Nagging: Just What the Doctor Ordered

Leading a sedentary life isn't healthy—we all know that. Articles touting the benefits of exercise are everywhere we look and your doctor has told you repeatedly that regular workouts stave off chronic conditions like heart disease, diabetes, and obesity. But that's still not enough to get you off the couch (it's just so comfy) and having a loved one nag and complain about your inactivity certainly won't help, right? Well, a new study suggests it might.

Researchers at the University of Lincoln in England studied the psychological effects of nagging associated with fitness on adults ages 30 to 60. In interviews with participants, researchers found that those who were the least active felt they needed a push in the right direction from those closest to them. In fact, many participants appreciated regular reminders and suggestions to go outside and remain active.

Tips to Get You Moving

Of course, relying on the nagging of friends and family isn't the only way to get you to change your couch potato ways. These tips can help you get on the right track.

1. List healthy behaviors. Health studies often point out what we're doing wrong. All this bad news causes us to neglect to acknowledge the healthy choices we do make regularly. It may seem obvious but listing healthy behaviors can actually help. Don't smoke? Write it down. Walk with your coworkers to lunch rather than drive? Make note of it. Follow this step, and you just may surprise yourself.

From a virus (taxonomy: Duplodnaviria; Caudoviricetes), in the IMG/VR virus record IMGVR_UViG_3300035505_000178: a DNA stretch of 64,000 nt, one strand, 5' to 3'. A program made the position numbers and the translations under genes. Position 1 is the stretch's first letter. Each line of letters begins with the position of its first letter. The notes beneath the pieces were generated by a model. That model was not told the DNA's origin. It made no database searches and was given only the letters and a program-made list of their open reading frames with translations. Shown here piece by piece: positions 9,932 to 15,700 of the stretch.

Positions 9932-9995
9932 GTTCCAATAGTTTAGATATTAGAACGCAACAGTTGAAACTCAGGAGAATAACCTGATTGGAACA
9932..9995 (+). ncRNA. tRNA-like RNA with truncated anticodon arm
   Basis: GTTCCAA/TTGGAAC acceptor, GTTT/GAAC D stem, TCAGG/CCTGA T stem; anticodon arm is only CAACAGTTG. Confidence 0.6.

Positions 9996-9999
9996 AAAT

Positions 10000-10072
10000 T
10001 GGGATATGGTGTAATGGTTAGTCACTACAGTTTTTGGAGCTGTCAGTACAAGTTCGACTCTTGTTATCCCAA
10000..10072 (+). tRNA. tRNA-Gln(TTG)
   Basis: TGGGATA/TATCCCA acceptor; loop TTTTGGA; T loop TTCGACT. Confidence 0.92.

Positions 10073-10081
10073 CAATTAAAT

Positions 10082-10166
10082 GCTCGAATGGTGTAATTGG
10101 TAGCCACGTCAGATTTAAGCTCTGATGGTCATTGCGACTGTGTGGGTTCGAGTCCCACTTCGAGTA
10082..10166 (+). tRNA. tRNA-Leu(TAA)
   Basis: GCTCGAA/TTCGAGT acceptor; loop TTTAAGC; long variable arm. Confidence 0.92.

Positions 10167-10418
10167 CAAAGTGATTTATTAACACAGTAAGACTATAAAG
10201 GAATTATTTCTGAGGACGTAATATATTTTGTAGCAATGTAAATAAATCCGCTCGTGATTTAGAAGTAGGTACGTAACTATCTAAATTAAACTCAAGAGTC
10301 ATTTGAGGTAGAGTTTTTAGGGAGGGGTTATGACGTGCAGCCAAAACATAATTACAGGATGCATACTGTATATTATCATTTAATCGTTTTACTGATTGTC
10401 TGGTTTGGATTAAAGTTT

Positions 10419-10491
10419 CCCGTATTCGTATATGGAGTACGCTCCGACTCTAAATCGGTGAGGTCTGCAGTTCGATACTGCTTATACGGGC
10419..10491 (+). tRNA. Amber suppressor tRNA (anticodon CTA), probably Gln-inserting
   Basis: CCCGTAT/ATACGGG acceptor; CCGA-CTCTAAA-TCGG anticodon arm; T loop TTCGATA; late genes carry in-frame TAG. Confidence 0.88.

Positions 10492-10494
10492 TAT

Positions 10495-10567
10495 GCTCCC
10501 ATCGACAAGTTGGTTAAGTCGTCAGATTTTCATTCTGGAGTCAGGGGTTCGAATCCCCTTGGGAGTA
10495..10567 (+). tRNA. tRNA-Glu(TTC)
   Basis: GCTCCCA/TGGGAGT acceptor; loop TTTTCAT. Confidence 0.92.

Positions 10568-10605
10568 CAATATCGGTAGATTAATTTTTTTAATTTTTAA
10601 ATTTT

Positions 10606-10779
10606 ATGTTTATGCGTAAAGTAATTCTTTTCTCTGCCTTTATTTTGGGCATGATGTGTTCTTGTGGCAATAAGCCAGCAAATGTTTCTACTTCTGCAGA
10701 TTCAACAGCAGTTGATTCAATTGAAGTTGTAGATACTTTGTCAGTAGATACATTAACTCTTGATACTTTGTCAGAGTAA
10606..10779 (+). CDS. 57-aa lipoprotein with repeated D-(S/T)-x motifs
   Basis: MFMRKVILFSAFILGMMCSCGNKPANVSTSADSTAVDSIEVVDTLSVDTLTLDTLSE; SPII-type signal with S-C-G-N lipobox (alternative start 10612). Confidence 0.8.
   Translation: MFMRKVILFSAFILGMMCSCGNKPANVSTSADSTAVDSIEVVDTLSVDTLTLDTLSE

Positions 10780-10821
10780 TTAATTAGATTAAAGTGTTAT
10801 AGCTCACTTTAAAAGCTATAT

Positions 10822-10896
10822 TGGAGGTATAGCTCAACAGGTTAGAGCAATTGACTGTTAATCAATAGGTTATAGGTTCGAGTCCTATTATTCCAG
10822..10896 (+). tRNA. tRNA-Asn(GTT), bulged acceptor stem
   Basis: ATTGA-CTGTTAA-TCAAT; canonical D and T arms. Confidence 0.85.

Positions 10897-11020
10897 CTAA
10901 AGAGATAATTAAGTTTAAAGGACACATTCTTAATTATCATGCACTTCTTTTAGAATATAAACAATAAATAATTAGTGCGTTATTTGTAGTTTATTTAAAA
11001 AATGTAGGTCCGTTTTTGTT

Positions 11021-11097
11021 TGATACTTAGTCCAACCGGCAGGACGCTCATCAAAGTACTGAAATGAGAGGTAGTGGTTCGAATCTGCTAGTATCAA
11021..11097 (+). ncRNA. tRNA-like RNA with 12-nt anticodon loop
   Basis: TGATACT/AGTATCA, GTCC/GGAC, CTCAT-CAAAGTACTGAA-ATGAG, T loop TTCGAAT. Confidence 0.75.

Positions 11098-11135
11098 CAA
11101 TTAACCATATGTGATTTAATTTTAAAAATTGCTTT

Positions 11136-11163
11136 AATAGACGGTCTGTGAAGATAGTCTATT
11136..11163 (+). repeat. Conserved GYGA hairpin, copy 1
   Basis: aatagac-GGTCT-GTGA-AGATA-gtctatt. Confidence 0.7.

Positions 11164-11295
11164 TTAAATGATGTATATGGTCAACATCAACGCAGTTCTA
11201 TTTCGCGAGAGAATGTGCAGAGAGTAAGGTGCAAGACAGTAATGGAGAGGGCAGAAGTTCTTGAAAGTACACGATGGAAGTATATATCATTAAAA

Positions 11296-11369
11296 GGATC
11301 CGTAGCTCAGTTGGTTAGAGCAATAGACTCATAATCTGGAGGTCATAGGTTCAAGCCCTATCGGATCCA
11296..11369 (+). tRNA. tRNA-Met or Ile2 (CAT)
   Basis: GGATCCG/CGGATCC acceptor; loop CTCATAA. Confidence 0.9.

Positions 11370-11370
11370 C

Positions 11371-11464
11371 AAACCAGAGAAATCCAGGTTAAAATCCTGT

2. Set achievable, short-term goals. Shooting for the stars is wonderful. If you have a goal that you'd like to reach down the road, by all means, go for it. It's often the baby steps that take you there. If you haven't exercised in a while, try going for a 10-minute walk, three days a week. Slowly add to that routine and eventually you'll be able to cross the finish line of the 5K race you've had your heart set on.

3. Make it fun. Exercise doesn't have to be a boring series of repetitive movements at the gym. Simply going for a weekly bike ride or hike with your family is a step in the right direction. Competitive forms of exercise like boot camps or CrossFit can also be a fun, but intense, workout. The best way to stay active is to find an activity you enjoy doing.

4. Stay positive. You won't succeed if you don't believe you can. If you skip a day or two of activity, that's okay. Know that you'll try again tomorrow. The best part of exercise is that it's always available with a simple walk to the store or backyard game with your kids.

5. Reward yourself. After you've completed an exercise session, enjoy the moment and the feeling of accomplishment before you get on with the rest of your day. If you have a particularly good month, treat yourself to a new shirt or gadget.



British Psychological Society (BPS). "Why Nagging Can Be Good for Your Health." ScienceDaily, 18 Apr. 2012. Web. 10 May 2012.